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Page last updated at 10:57 GMT, Friday, 27 June 2008 11:57 UK

Honour and dishonour

Mugabe's wasn't the only honour to be misjudged
As the Robert Mugabe case demonstrates, giving honorary knighthoods to foreign dignitaries can be a controversial business, says the BBC's world affairs (and former royal) correspondent Paul Reynolds.

Honorary knighthoods - of the kind just withdrawn from Zimbabwe's President Robert Mugabe - are a diplomatic tool used by Britain to reward its friends and others it regards as worthy folk around the world.

But they are also an embarrassment if somebody does not live up to expectations.

The honorary knighthoods are given by the Queen to non-British or Commonwealth citizens on what is called the "advice", which means the instruction, of the British government.

The recipient is not allowed to use the title "Sir" or in the case of a woman "Dame", much as the latter might amuse American recipients.

The decision to remove an honorary knighthood is also taken by the British government.

The hand of British foreign policy can be seen in many of the awards

In the Mugabe case, there was a rapid about-turn. On Monday, the Minister for Africa Lord Mark Malloch Brown told reporters that removing the honour from Mr Mugabe would not meet the gravity of the situation and would make it seem as if this was all the "mangy British lion" could do. Second thoughts prevailed.

It was a big change from the days when Robert Mugabe was regarded as a hero not only of the liberation of Zimbabwe from white minority rule but as a proponent of reconciliation with the white population.

There have been relatively few disasters. The last time an honorary knighthood was removed was in 1989. It was taken from the Romanian dictator Nicolae Ceaucescu, shortly after he had been deposed and, as it turned out, only one day before he was shot.

Storming Norman

Ceaucescu had been given his honour during the Cold War when he stood up to the Soviet Union. Nobody looked too deeply at his domestic record, or cared, it seems.

Spike Milligan and Prince Charles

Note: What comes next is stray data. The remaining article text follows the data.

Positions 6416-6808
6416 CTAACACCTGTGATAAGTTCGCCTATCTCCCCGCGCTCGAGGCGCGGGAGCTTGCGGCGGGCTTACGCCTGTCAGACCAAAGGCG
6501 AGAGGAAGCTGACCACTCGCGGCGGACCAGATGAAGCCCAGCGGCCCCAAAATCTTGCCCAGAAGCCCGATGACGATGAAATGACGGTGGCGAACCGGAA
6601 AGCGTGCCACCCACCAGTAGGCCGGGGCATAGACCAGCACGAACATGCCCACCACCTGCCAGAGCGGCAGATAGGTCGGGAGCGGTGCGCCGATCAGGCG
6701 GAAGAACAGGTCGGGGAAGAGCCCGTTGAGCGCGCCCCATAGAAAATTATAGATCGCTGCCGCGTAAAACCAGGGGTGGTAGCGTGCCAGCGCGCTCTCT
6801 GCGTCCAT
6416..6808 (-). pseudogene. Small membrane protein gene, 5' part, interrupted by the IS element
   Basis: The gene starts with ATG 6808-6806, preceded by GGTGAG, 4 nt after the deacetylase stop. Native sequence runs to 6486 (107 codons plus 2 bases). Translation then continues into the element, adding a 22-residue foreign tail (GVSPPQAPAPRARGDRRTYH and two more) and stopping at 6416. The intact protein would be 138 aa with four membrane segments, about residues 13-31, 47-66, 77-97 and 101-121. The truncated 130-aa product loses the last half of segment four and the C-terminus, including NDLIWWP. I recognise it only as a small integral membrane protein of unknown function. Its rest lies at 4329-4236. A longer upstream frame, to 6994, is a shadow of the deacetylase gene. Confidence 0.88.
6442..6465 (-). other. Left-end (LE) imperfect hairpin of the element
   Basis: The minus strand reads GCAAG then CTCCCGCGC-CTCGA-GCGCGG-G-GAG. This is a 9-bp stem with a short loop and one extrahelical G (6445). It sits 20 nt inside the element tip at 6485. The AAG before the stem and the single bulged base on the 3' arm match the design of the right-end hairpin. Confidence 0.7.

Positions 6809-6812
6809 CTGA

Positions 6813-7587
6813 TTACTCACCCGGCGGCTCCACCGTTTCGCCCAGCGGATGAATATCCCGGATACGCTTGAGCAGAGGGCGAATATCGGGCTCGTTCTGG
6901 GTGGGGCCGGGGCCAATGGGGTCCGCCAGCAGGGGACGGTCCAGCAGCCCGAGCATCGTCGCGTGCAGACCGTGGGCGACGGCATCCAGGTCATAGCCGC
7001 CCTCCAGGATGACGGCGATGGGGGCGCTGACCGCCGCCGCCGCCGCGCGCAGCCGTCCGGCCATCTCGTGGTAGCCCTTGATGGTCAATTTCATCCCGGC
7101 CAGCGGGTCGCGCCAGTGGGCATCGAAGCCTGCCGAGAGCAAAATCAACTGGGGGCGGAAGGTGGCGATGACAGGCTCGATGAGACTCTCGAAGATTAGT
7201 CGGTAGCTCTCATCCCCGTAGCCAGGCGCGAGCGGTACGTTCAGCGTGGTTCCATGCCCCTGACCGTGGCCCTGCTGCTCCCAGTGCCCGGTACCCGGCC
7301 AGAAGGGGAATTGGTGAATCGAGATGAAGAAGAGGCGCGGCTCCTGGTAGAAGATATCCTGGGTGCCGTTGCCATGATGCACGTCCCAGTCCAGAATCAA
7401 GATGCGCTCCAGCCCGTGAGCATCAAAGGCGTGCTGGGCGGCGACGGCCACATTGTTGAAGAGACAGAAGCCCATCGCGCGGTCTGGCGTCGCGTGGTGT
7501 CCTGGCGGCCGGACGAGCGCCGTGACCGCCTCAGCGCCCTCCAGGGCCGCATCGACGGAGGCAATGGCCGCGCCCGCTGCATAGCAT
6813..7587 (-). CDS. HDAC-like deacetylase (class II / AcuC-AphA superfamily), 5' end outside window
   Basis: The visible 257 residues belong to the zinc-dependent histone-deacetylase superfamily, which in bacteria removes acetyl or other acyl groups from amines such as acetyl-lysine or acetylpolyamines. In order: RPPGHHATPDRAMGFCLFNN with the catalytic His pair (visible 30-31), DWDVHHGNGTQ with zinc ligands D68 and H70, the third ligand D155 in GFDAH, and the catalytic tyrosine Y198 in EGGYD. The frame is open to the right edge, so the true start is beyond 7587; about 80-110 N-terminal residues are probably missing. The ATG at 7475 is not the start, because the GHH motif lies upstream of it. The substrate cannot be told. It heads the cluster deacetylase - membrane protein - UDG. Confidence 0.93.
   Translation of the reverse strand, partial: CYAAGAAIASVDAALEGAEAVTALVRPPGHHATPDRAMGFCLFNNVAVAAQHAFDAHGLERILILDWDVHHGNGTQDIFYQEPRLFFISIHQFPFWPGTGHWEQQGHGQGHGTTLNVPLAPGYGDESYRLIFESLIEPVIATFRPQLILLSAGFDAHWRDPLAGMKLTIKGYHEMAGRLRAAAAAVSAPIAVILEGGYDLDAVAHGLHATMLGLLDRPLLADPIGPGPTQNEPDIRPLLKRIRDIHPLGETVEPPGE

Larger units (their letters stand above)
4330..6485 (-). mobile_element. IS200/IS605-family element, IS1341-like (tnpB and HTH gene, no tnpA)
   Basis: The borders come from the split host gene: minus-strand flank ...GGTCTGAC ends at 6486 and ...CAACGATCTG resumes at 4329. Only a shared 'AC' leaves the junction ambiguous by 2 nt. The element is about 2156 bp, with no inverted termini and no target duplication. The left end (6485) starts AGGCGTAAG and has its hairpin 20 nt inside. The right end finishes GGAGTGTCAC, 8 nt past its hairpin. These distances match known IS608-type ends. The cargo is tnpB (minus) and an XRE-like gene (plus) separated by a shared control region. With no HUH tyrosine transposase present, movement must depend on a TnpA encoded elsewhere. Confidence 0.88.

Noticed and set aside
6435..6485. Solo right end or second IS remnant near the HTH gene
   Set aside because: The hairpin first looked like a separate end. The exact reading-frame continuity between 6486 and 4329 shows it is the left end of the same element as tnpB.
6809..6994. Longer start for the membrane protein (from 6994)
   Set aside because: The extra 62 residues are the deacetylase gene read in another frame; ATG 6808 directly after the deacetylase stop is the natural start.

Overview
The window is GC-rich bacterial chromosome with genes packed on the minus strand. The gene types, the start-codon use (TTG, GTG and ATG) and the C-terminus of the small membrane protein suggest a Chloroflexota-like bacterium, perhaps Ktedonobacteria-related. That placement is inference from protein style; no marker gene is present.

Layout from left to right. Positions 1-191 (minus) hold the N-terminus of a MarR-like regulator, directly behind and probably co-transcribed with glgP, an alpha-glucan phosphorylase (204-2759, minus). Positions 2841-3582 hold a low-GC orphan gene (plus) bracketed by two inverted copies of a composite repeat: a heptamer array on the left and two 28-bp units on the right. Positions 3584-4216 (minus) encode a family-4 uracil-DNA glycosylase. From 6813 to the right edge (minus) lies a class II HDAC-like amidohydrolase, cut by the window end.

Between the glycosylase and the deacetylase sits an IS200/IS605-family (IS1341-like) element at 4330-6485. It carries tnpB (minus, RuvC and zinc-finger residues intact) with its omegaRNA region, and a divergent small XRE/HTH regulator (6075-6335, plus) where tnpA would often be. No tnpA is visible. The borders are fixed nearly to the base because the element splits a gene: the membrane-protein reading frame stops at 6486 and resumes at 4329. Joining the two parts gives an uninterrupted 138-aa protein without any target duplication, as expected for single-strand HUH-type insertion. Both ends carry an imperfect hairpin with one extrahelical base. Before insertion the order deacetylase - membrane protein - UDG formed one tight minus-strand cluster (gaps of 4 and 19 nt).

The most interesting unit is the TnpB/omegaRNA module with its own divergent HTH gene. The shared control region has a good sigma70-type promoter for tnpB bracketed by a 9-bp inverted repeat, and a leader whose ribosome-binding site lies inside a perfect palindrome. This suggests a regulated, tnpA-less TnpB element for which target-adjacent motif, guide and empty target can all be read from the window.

Milligan was one of many Irishmen to receive an honour

Benito Mussolini got one in 1923. It was rescinded in 1940. Better late than never. Fortunately Hitler never made the list.

The hand of British foreign policy can be seen in many of the awards. Caspar Weinberger, who was US Defence Secretary at the time of the Falklands war, was honoured largely because he made sure that the British got the American Sidewinder air-to-air missile that helped stop the Argentine air force.

The end of the Cold War saw a flurry of awards. President Reagan, close ideological friend of Margaret Thatcher, got one. That almost goes without saying.

So too did President George Bush senior, who was president during the first Gulf War in 1991.

"Storming" Norman Schwarzkopf, the US general who led the 1991 Gulf War forces, got his, as did, more controversially, Tommy Franks, who led the invasion of Iraq in 2003.

Going further back, it is interesting to note that in 1906, the Order of Merit, actually in the gift of the sovereign, and superior to a knighthood, was given to Field Marshal Prince Yamagata Aritomo, of Japan . In those days, Japan was a British ally and British shipyards were building warships for the growing Japanese navy.

Bill Gates receives his knighthood from the Queen
Business and entertainment have their share too

But it is not just presidents and prime ministers who are honoured. They are spread out across the worlds of entertainment and business as well. In recent years the list includes Microsoft head Bill Gates, film director Steven Spielberg, New York Mayor Rudy Giuliani, the Irish singer and campaigner Bono and fellow Irishman and campaigner Bob Geldof.

It is perhaps surprising that Irishmen accept this award from the former imperial power. But then the knighthood involves no obligation towards the British monarch by the recipient and it's nice to put on the mantelpiece.

Before that, came comedians Bob Hope, once a Brit himself and Spike Milligan. Milligan, another Irishman, remarked that he would prefer to be a knight of Milton Keynes rather than the British Empire "because it exists".

The British honours system, including the honorary knighthoods, has a remarkable longevity. Despite attempts to reform it root and branch or even end it altogether, it has survived into a new century.

Maybe the Mugabe incident will give pause to those who decide on handing out these baubles.

But my guess is that the system will survive anyway.

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